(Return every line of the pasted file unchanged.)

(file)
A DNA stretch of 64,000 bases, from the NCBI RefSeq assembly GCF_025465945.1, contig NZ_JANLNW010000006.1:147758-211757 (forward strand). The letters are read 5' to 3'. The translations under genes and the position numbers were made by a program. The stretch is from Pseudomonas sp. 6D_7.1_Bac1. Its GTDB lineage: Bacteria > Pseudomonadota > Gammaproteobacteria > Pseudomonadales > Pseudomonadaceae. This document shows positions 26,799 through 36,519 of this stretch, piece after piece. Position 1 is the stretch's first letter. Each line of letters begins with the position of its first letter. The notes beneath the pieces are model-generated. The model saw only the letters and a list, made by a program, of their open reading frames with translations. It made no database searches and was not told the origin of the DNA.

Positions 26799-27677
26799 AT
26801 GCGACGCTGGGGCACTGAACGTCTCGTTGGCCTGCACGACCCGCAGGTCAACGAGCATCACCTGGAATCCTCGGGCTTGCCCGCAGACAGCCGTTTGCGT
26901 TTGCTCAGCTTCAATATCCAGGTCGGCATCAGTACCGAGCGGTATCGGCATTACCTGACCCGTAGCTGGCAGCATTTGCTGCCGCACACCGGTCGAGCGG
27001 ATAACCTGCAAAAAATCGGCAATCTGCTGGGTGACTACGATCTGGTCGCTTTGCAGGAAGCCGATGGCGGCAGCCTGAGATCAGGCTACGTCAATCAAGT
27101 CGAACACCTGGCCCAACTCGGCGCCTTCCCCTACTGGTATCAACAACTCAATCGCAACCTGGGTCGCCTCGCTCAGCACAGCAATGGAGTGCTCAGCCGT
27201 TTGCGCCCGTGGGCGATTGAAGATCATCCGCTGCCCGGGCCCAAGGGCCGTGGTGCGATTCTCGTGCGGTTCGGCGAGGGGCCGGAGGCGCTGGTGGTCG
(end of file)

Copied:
A DNA stretch of 64,000 bases, from the NCBI RefSeq assembly GCF_025465945.1, contig NZ_JANLNW010000006.1:147758-211757 (forward strand). The letters are read 5' to 3'. The translations under genes and the position numbers were made by a program. The stretch is from Pseudomonas sp. 6D_7.1_Bac1. Its GTDB lineage: Bacteria > Pseudomonadota > Gammaproteobacteria > Pseudomonadales > Pseudomonadaceae. This document shows positions 26,799 through 36,519 of this stretch, piece after piece. Position 1 is the stretch's first letter. Each line of letters begins with the position of its first letter. The notes beneath the pieces are model-generated. The model saw only the letters and a list, made by a program, of their open reading frames with translations. It made no database searches and was not told the origin of the DNA.

Positions 26799-27677
26799 AT
26801 GCGACGCTGGGGCACTGAACGTCTCGTTGGCCTGCACGACCCGCAGGTCAACGAGCATCACCTGGAATCCTCGGGCTTGCCCGCAGACAGCCGTTTGCGT
26901 TTGCTCAGCTTCAATATCCAGGTCGGCATCAGTACCGAGCGGTATCGGCATTACCTGACCCGTAGCTGGCAGCATTTGCTGCCGCACACCGGTCGAGCGG
27001 ATAACCTGCAAAAAATCGGCAATCTGCTGGGTGACTACGATCTGGTCGCTTTGCAGGAAGCCGATGGCGGCAGCCTGAGATCAGGCTACGTCAATCAAGT
27101 CGAACACCTGGCCCAACTCGGCGCCTTCCCCTACTGGTATCAACAACTCAATCGCAACCTGGGTCGCCTCGCTCAGCACAGCAATGGAGTGCTCAGCCGT
27201 TTGCGCCCGTGGGCGATTGAAGATCATCCGCTGCCCGGGCCCAAGGGCCGTGGTGCGATTCTCGTGCGGTTCGGCGAGGGGCCGGAGGCGCTGGTGGTCG